Hot of the back of last years double album, Alpha & Omega, Periphery strike swiftly, bringing us another record armed with some of their strongest songs to date. Being relatively new to the band I am not so a custom with their back catalog but if there's one thing I'm certain of, Its that Periphery are a band in the prime of their inspiration. With the third track "Marigold" things swiftly elevate as the music starts to sparkle and shimmer in the wake of moving lyrics, "Death is coming around like a hurricane, swirling, were on the clock and the needle's turning, the misery is killing me, slowly, give me a spine to work it out". Remarkable words which the music follows as string sections crescendo to its metallic, mathematical counterpart. An organic experience that ascends the record to soaring hights for another two truly genius songs with "The Way The News Goes..." and "Remain Indoors".
In this remarkable state the group harmonize and breathe together as the instrumentation comes to its form with vocalist Spencer leading the charge with his strong and softly piercing, melodic voice shining like rays of light over a tapestry of interwoven instruments in tandem with one another. Everything is in a gorgeous flow as minuet bursts of strings and synthesizers absorb into the ever transforming dance between groove laden Djent riffs and complex, lush, exotic acoustics. Gluing it all together the throbbing drums batter away with a measure for respite in the calmer passageways. It finds its apex with a grooving textual treat of a breakdown at the end of "Remain Indoors" as the vocals break for a syncopation of instruments slamming in tandem to take hold.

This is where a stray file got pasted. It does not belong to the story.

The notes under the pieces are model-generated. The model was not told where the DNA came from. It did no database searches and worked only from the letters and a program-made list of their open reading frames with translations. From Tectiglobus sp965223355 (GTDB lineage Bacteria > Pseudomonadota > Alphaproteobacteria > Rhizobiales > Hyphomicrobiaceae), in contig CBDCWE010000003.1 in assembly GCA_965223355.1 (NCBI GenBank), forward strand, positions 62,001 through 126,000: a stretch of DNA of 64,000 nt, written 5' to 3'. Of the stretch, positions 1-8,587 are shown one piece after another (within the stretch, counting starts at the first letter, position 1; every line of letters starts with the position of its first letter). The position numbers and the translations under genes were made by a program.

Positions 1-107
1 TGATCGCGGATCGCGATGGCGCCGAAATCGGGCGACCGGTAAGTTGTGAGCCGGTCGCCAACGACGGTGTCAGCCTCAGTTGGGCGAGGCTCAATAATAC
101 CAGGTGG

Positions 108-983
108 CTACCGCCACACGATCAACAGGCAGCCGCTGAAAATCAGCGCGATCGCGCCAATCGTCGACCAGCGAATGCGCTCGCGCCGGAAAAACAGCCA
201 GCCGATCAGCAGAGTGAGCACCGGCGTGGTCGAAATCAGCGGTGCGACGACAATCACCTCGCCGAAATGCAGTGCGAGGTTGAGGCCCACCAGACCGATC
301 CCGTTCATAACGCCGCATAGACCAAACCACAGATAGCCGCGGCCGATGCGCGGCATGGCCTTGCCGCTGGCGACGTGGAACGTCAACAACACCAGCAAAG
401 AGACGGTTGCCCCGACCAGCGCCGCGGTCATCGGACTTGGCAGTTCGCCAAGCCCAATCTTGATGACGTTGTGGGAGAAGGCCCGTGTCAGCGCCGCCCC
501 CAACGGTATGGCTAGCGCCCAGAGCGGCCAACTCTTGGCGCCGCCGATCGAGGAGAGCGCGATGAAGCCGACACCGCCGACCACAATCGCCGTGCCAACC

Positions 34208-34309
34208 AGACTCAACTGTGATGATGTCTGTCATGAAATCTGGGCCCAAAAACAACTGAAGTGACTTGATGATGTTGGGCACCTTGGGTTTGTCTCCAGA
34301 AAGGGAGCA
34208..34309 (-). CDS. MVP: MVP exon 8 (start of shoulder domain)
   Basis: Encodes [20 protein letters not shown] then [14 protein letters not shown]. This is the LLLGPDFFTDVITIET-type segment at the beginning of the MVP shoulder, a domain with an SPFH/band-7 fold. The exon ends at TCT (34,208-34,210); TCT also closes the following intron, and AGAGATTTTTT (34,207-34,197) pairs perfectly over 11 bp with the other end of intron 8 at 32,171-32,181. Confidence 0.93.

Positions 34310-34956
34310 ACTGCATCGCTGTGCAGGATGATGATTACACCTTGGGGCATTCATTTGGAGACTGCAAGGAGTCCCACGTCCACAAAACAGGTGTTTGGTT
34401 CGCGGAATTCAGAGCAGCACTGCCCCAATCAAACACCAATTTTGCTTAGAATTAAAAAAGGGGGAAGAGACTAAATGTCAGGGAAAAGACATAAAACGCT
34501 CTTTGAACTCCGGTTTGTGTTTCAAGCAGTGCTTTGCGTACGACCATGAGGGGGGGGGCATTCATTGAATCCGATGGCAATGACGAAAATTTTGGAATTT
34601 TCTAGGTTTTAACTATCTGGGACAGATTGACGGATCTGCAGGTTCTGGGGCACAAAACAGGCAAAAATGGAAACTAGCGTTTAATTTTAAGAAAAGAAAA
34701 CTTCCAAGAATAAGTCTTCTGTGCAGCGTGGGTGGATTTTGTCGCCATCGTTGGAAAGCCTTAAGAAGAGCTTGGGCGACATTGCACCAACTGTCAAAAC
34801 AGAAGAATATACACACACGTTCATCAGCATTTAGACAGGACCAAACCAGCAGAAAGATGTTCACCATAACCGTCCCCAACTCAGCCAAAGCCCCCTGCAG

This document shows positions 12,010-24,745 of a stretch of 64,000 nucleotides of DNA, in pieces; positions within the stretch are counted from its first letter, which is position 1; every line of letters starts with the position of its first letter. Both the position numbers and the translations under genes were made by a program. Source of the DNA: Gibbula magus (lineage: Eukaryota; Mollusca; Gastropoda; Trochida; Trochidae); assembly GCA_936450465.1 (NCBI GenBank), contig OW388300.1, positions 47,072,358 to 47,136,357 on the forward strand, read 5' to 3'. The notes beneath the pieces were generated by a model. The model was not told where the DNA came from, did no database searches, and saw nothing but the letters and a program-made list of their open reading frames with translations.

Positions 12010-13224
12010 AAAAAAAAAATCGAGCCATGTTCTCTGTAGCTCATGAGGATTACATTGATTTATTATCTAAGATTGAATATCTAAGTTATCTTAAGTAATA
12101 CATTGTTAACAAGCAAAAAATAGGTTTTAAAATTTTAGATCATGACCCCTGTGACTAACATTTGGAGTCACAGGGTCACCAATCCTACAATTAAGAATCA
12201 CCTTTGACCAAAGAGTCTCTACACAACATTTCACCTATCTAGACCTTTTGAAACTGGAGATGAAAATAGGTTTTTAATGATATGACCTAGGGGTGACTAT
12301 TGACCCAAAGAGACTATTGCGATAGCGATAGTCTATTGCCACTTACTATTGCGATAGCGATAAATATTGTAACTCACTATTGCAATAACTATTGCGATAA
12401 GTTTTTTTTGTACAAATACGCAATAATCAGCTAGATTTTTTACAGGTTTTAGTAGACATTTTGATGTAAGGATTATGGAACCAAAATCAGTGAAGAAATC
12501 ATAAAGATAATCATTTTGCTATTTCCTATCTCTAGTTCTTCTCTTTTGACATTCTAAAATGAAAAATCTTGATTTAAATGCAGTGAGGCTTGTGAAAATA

Unfortunately this trinity of brilliance leaves the rest of the record in its shadow. If the entirety of the album was on this level we may be talking about a modern masterpiece but as it goes they just didn't match this moment of magic and so the album, for me, fizzles out a bit early after such a burst of exuberance. Its mostly Periphery doing what they do best, mixing their lush acoustics and heavy guitar ensemble with fluidity as Spencer dances around them, jumping between his persuading clean lines and dense shouted screams. Maybe a few sparks re-emerge with "Catch Fire" and "Prayer Position" but mostly the feeling of those excellent songs linger and so Select Difficulty is a solid record but one that operates on different wavelengths, making for an odd experience when you find yourself disappointed by solid songs.
Favorite Tracks: Marigold, The Way The News Goes..., Remain Indoors